8 Steps to Planning a Successful Instructional Materials Adoption

If your district or campus will be adopting new materials this year, someone in your campus or district is probably starting to plan the adoption process. Over the last decade, Learning List has assisted hundreds of districts, both formally and informally, with instructional materials adoptions. Based on research regarding selecting and implementing high-quality instructional materials and our own observations of local adoption processes, we offer a four-part blog series on effective strategies for reviewing and selecting instructional resources, both commercially produced and teacher-curated materials.

8 Steps for Planning an Instructional Materials Adoption infographic describing the process

This first blog in this series provides eight steps for planning a successful adoption process.

(1) Articulate the need for the adoption. The adoption of core materials is typically, though not always, driven by a change in the state standards. In contrast, there are many reasons that districts adopt supplemental materials. To ensure that the administration, teachers and the community understand the need for the adoption, it is important to clearly articulate the reason for and goal of the adoption before beginning the review process.  

(2) Define the non-negotiables for the adoption. District or campus leaders should identify the non-negotiables for the adoption. Non-negotiables are the basic requirements, such as the budget, the minimum alignment percentage, instructional model, required supports for students and resources for teachers, and the format of the material. Recent experience with remote learning may suggest additional non-negotiables.

(3) Establish a timeline. Working back from the board meeting where the materials will be adopted or from the deadline for getting materials into the classroom, create a realistic timeline for the entire process, including time for ordering any required technology and providing product-specific professional development for teachers, if appropriate.

(4) Document the review process logistics. Be sure to think through the logistics of the entire review and adoption process, including:

  • When, where and how will the selection committee review the materials?
  • Will a rubric be used for the adoption, and if so, how will the rubric be developed?
  • Will the selection committee review the materials simultaneously in-person or virtually and on their own time?
  • If the product samples are online, how will login credentials be provided for all reviewers?
  • Will publishers be permitted to present to the selection committee?
  • What are the voting protocols for the selection committee’s recommendations?
  • How will the new material be distributed?
  • Who will be involved in the planning and supporting the implementation?
  • Is there an allocation in the budget for professional development and ongoing support?

(5) Identify the makeup of the selection committee and define attendance requirements. State law and/or board policy may dictate the positions that must be represented on the selection committee. At a minimum, the committee should include both experienced and new teachers representing the content area and grade bands covered by the adoption, as well as teachers who provide support services for students, and a technology integration specialist if the material selected may have online components. Additionally, it is important to document attendance requirements and how selection committee members will be replaced if they are unable to meet those requirements.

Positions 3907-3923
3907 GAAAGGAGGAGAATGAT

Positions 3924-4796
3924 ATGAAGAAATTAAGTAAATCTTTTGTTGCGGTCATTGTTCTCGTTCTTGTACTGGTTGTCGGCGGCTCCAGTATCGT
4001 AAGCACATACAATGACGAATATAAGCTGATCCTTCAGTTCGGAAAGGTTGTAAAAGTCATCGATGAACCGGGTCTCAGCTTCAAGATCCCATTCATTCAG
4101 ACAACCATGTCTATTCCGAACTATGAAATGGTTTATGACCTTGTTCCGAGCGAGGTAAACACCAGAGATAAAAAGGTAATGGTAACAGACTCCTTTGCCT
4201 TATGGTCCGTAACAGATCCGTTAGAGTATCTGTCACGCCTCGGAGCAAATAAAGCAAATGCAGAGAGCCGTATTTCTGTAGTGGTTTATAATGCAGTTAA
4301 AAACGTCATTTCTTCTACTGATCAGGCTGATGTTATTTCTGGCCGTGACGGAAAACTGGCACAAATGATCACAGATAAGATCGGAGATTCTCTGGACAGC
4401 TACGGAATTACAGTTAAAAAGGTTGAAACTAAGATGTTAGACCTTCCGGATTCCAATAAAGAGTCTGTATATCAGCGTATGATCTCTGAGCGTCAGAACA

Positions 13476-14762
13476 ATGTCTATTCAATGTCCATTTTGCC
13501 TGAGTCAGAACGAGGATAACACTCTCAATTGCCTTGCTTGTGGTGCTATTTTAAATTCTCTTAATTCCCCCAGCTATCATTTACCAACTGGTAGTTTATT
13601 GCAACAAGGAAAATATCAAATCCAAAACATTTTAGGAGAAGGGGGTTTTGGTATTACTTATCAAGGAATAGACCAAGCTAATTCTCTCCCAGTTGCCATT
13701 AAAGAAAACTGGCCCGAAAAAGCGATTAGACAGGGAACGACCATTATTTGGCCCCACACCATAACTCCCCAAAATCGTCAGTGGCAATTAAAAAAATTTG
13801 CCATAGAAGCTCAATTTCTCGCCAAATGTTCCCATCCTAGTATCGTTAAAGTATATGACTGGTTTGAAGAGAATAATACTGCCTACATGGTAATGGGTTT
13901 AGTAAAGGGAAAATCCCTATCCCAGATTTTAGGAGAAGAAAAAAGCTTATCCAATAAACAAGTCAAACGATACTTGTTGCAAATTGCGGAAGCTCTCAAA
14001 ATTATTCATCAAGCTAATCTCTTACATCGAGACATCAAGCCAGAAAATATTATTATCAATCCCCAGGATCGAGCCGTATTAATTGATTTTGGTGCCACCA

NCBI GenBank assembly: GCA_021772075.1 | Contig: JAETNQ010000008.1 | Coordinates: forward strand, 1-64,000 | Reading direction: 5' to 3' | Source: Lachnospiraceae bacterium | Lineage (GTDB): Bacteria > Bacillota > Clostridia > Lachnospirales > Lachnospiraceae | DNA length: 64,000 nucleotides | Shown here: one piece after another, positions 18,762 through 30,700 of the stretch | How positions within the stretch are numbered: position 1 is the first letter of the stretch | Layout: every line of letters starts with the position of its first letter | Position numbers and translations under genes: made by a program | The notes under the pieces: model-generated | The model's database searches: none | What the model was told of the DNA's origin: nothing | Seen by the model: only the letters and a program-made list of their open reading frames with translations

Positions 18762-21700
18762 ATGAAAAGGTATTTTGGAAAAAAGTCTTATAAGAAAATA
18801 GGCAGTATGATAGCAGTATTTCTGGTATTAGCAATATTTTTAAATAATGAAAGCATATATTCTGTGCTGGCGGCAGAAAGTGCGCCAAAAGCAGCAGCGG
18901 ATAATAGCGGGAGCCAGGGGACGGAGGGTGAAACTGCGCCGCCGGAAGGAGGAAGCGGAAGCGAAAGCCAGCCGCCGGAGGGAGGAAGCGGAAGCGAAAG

(6) Distribute a needs assessment. It is critical to gather feedback from teachers, parents and the community about the features they want in the new material. The needs assessment gives all stakeholders, not just the selection committee, a voice in the adoption process. Failure to include this step creates a feeling of disenfranchisement, which may impede the successful implementation.

For a core material, the needs assessment should be distributed to all teachers who will have to use the newly adopted material, as well as staff who will be supporting its implementation, such as instructional coaches, instructional technology staff and parents. In some states, districts are required by state law to survey the community during an adoption, as well. For supplemental materials, distributing the needs assessment to teachers who will be using the new material and to staff who will be supporting its implementation would suffice.

Aggregate the results of the needs assessment to identify the features that the stakeholders believe the new material must have. These features should then be reflected in the district’s rubric for the adoption, which we will discuss in the next blog in this series.

(7) Narrow the number of materials to be reviewed by the selection committee. The list of non-negotiables should be used to eliminate materials from consideration and thus narrow the number of materials the selection committee will review. This can be done by district or campus leaders or by the selection committee. Optimally, the selection committee will conduct a rubric review of between three and five materials.

(8) Develop a rubric. A decision point in any adoption is whether to use a rubric. The next blog in this series will address benefits of using a rubric and how to develop a rubric and implement it consistently.

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